Tuesday 8 June 2021

The Ladder of Citizen Participation in Barnet - More Snakes Than Ladders.

 Tomorrow there is a Community Leadership & Libraries Committee meeting where one of the agenda items is all about resident participation. The main thrust of this is about getting Barnet residents to do more for themselves but they also talk about greater engagement and participation and include a section about informing and consulting with residents.

There is quite an academic tone to the paper referencing the ‘Ladder of Citizen Participation’ "first modelled by Sherry Arnstein in a US planning journal in 1969" as the report says.

From my perspective we are definitely stuck on the lower rungs of tokenism and that is where we will remain unless there is a change of administration or we encounter more snakes and slip further back down the ladder as the urge to suppress discussion gets worse.

Over the last ten years we have seen many backward steps in resident participation.
  • No longer allowed to address (speak at) a committee. Originally you could ask to address the committee for up to 5 minutes and committee members had the opportunity to ask questions of the speaker to get more insight into the issue. This was then reduced to three minutes, then the right to speak was removed entirely.
  • Not allowed to ask more than one question on an agenda item, no more than 100 words, and if more than two people want to ask a question about the same agenda item only the first two questions are taken and all others are rejected. 
The excuse given was that people were asking too many questions even though the time for questions and speeches was limited to no more than 30 minutes. Some agenda items especially those dealing with budget and finance may be accompanied by up to 12 additional reports running to several hundred pages. Irrespective of the length of report or topics covered, one agenda item, one question is the limit.
  • Restrictions on asking questions at residents forums. Pre 2010 residents forums used to be held up to 10 times a year, you could submit questions on the evening and there was a dialogue about the items. Now forums are just 4 times per year, you have to submit your question a week in advance and you can only speak for three minutes which is rigorously enforced. One councillor, John Marshall, disrespectfully labelled people who wanted to speak for four, five, six or seven minutes as "village bores". 
The report identifies the need to "reinvigorate" residents forums but what I find so galling is that exactly the same message was given 10 years ago in a detailed paper which you can read here. Set out below is an extract from that research paper:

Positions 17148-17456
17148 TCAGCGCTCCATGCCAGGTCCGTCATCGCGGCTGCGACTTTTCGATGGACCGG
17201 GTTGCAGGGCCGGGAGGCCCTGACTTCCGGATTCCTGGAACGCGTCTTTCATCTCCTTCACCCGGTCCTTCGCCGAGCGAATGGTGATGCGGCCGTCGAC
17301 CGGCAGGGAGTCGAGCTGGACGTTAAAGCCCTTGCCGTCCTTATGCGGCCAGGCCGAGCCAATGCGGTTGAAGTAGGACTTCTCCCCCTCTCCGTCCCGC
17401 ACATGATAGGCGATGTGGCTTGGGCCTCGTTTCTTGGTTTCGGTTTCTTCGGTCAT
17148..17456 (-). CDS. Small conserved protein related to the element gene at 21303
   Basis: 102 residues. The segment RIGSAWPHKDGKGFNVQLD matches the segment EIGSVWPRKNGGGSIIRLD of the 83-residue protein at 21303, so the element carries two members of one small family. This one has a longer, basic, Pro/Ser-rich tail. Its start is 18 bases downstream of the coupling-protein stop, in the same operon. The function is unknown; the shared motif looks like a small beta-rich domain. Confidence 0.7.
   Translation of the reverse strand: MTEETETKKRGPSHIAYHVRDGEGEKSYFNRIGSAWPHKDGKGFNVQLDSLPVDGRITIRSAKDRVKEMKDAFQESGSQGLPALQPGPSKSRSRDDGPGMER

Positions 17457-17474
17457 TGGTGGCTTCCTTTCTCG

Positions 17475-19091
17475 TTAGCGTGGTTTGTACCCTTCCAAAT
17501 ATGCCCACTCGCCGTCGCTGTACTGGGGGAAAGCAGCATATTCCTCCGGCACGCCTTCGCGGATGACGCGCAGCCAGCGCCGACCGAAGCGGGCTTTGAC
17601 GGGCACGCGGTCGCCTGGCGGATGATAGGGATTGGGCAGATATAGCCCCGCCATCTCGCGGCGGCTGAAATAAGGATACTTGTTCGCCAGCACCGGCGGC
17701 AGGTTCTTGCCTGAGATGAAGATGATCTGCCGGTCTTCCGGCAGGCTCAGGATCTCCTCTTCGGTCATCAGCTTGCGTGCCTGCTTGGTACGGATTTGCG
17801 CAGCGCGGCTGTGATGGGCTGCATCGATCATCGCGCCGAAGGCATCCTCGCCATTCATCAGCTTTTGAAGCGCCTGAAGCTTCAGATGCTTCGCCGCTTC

The research asked what would encourage residents to get involved, the most common themes were:

  • Topics needed to be of specific interest and relating to their local area;
  • The Council should demonstrate they are taking action and feeding back what was happening as a result;
  • Engagement should be better publicised through a variety of methods.
As a result, their principal requirements for an attractive engagement model was that visible action resulted on the night from those with authority, which was then fed back. The system should also be more widely publicised, and there were a number of suggestions on how this be done including greater use of electronic communications. There were also suggestions that the council should make greater use of Barnet online and the web to understand the issues that were causing residents most concern within different areas.
In terms of format some participants said they did not like the top table format and would prefer the meetings to be more informal, with table discussions, mixing residents, councillors and officers on each table.
There were some requests for all local issues, including other public services, to be covered, and for meetings to allocate a small budget, but this was by no means universal.

The research paper also identified barriers to people attending residents forums which included:
  • Lack of action as a result of what is raised or discussed was the main deterrent to getting involved in the future
  • Lack of feedback and explanation of the process was also seen as a key deterrent
  • Lack of time was also a barrier to getting involved
  • Inconvenient time/day - some participants felt if the engagement foras were held at inconvenient times this was a particular barrier to some residents. Reference was made in particular to mothers with children who would find it difficult to attend in the evening due to childcare
  • Inconvenient location – if the event was in held at an inconvenient location and not in participant’s local area
  • Confidentiality - was also mentioned as a barrier to raising issues in face to face foras. Particular reference was made to raising anti social behaviour issues about neighbours.
At the time, I thought the officer responsible had done a good job in identifying the problems and therefore their recommendations would be accepted. But no. This is Barnet and of course they ignored the findings and made it even more difficult to ask questions by banning a range of issues that could be raised. No surprise when people stopped going. 

Now they say they have a problem with engagement and want to 'reinvigorate' the forums. Ten years, no lessons learned, no one looking back to research carried out previously, same councillors doing their utmost to supress, ignore and discourage resident engagement. No wonder people are disengaged.